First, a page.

(“A man is rich in proportion to the number of things which he can afford to let alone”), I cannot make him into a<br />

Christian, or allow the impression to linger in a hundred little minds that I endorse everything he wrote.]<br />

Yet Emerson and Thoreau must have winced when fellow Concord resident and author Nathaniel Hawthorne<br />

took up his pen to mock the pretentiousness of Transcendentalist thought in a redux version of<br />

Bunyan’s Pilgrim’s Progress that he cleverly titled “The Celestial Railroad.”<br />

[DISCLOSURE 2: Nathaniel Hawthorne’s 1843 6,700-word short story, deemed “a most happy exposure<br />

of the inconsistencies of popular religion,” was so prized by Review and Herald founder and editor<br />

James White that it was almost continuously offered for sale in booklet or tract form on the back page of<br />

this magazine in his lifetime.]<br />

The tortured shape of this editorial is a grim illustration of the fact that a tiny minority of Adventists<br />

is now wielding unwarranted influence on the church’s educational, pastoral, and publishing ministries<br />

by stoutly insisting that no reputable thought leader should read, own, or cite from a book by a non-<br />

Adventist author. They have invaded pastors’ offices, disrupted worship services, and left a trail of litter<br />

across a smattering of Web sites.<br />

Their position is clearly wrong, for by their test none of the church’s founders, including Ellen White<br />

herself, should have any credibility. The libraries of Ellen and James White, Uriah Smith, J. N. Andrews,<br />

John Loughborough, and every major Adventist officer or thought leader since the mid-nineteenth century<br />

have been filled with volumes by non-Adventist authors, well read and frequently dusted off. It is<br />

precisely Adventism’s engagement with the ideas, opinions, beliefs, and philosophies of the age that<br />

make this movement’s faith statements so compelling and ultimately victorious. We are winning the<br />

contest of ideas—which, of course, requires that we know what others are thinking. Weary of the soulless<br />

ideologies and isms of the contemporary world, millions of men and women around the globe are turning<br />

to the clearly biblical and rational ideas on which our faith rests.<br />

Now is no time to allow the well-intentioned but misguided fringes of this movement to distract us<br />

from the mission given us by Jesus, even when their anti-intellectualism is cloaked in memorized and<br />

repeated pieties. The faith of Jesus has always been—and should always be—a robust, resilient, and<br />

engaging faith that does not hesitate to understand the ideas around us, but tests them all by the clear<br />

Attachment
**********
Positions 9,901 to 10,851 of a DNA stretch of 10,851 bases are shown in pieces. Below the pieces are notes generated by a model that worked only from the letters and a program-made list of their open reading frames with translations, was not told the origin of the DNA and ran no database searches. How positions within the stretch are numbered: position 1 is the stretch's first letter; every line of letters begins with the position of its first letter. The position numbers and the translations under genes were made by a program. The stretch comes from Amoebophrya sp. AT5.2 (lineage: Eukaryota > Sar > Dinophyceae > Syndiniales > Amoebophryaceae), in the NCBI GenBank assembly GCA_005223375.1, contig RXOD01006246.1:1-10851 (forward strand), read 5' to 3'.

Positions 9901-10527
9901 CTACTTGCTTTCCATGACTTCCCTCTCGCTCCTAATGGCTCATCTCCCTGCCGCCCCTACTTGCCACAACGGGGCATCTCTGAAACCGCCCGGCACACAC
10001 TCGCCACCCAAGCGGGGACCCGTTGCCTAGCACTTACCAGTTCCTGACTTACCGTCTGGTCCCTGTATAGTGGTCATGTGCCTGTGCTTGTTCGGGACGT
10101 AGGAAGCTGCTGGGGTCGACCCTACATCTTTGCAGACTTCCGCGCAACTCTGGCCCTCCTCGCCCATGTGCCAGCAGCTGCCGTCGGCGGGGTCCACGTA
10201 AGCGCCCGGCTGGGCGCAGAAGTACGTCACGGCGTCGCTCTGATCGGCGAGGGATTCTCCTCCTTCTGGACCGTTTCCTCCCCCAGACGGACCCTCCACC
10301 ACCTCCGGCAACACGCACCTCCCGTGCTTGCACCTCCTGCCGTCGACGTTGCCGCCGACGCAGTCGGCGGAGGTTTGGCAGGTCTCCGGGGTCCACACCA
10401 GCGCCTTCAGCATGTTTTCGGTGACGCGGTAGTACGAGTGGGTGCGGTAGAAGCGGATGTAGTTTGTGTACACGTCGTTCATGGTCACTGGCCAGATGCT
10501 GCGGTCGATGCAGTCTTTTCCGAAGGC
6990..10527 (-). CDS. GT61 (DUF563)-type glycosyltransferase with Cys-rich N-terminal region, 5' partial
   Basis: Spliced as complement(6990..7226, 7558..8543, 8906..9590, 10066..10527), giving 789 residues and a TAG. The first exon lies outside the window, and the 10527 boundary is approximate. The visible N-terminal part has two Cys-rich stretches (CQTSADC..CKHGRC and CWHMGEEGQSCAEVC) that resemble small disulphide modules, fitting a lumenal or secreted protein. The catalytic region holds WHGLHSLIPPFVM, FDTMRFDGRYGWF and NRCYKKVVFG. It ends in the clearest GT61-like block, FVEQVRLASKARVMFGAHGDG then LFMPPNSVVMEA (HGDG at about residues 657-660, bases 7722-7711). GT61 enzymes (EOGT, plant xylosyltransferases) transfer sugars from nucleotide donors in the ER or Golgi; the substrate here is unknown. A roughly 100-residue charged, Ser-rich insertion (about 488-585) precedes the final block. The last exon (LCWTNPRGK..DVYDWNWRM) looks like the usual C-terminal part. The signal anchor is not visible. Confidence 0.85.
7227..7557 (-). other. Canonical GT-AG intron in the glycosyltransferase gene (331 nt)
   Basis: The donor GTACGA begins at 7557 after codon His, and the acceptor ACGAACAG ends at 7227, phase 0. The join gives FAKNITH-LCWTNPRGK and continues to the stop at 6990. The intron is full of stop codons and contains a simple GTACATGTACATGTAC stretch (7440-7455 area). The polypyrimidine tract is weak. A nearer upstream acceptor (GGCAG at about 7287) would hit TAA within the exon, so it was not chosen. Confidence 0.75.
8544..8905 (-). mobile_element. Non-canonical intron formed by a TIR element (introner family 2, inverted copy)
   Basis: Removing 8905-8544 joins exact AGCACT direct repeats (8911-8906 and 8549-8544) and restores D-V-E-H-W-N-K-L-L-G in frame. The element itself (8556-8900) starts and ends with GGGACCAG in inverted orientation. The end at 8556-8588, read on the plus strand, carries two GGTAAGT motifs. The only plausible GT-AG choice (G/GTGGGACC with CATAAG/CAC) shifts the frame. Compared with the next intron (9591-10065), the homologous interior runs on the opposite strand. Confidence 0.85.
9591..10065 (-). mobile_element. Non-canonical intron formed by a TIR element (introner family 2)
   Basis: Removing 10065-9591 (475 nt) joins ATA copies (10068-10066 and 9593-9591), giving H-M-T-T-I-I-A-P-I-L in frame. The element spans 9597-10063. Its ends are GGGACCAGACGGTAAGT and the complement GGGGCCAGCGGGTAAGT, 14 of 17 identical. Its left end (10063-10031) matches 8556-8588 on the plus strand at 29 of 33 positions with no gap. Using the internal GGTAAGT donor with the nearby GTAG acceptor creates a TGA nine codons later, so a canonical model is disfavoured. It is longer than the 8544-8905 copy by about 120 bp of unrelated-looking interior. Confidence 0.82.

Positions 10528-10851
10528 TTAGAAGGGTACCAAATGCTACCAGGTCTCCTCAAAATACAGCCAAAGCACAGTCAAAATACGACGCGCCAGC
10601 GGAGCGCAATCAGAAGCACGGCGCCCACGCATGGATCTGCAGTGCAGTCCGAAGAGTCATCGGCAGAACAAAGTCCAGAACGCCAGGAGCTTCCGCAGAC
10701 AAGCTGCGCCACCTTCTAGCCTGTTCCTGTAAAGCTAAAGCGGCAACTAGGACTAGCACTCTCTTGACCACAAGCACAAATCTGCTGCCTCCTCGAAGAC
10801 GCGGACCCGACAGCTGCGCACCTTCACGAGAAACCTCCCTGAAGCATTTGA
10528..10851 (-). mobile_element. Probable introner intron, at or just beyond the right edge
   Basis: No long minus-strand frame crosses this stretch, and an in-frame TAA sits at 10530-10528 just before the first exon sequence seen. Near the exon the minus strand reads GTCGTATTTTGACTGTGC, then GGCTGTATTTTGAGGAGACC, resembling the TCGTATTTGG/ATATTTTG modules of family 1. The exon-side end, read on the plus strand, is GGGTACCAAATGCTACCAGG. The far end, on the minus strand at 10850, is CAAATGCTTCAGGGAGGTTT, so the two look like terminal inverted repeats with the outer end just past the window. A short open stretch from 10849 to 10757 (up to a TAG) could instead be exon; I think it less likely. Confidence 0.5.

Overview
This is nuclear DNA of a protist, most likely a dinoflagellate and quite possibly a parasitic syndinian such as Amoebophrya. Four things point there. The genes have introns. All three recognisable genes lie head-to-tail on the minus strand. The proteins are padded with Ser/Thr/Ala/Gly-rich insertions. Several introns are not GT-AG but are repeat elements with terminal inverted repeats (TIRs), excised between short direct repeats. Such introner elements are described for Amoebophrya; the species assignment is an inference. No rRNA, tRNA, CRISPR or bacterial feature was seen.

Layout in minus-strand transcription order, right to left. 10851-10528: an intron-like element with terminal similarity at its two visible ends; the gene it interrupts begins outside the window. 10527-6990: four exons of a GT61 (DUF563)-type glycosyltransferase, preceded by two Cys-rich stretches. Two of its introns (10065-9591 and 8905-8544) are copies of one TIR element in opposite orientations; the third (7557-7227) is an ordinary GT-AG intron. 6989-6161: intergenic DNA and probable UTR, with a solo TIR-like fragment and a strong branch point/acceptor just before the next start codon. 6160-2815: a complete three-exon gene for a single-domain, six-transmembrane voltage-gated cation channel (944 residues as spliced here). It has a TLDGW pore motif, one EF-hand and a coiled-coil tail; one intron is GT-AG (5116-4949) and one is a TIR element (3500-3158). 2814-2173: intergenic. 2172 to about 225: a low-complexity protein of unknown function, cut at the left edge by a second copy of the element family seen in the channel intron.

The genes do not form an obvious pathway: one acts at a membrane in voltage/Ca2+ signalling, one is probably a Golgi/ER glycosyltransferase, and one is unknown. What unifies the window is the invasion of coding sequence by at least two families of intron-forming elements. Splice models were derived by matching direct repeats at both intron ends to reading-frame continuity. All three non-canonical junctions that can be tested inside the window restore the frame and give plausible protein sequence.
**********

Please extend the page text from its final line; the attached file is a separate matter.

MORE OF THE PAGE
and timeless Word of God.<br />

[DISCLOSURE 3: This magazine, for 164 years the journal of literate Adventism, will not be intimidated<br />

by those too fearful to read.] n<br />

6 (198) | www.AdventistReview.org | March 14, 2013

Prisoners of Fear<br />

Until recently members of our editorial staff took turns<br />

posting items on the Adventist Review’s Facebook page for a week at a time. Coincidentally, in 2012<br />

I was asked to monitor our Facebook account during the weeks just prior to Easter and Christmas.<br />

I know some Adventists see red every time they read the words “Easter” and “Christmas,” so I<br />

was careful not to use those words. Instead, I used terms such as “Christ’s death and resurrection,”<br />

and “Christ’s birth.” I know that Christ wasn’t likely born in December, and I know that<br />

pagan practices have been connected with both events.<br />

Still, the vehemence of the posts from our “friends” who objected to the very notion that we<br />

should join other Christians in commemorating these significant events surprised me. The inference<br />

seemed to be: “Don’t call us Christians; we’re Adventists!”<br />

I know some like to entertain the fantasy that our movement sprang out of some vacuum, and<br />

that before Seventh-day Adventists arrived, Christianity was apostate and infected with all kinds<br />

of pagan beliefs and practices. In fact, our movement is part of a progression of 2,000 years of<br />

Christian history—some good, some bad—that’s left us centuries of tradition (the good kind)<br />

from those who have faithfully transmitted “the faith that was once for all entrusted to God’s<br />

holy people” (Jude 3).<br />

I feel bad for Adventists whose fear of being deceived leads them to view fellow Christians only<br />

with suspicion and suggest that because they aren’t Adventists and they commemorate Christ’s<br />

birth and resurrection they’re somehow deceived.<br />

In countries of the world in which Christianity is the predominant religion, the weeks leading<br />

up to the observance of Christ’s birth, His death, and His resurrection<br />

are prime opportunities to share our faith, not our fears. n<br />

Stephen<br />

Chavez<br />

While at the Palmer home<br />

on March 16, two days after<br />

receiving a vision on the great<br />

controversy, Ellen White is struck<br />

with severe paralysis, leaving her<br />

incapacitated. It takes six months<br />

to write what she has seen. White<br />

is later shown that the illness was<br />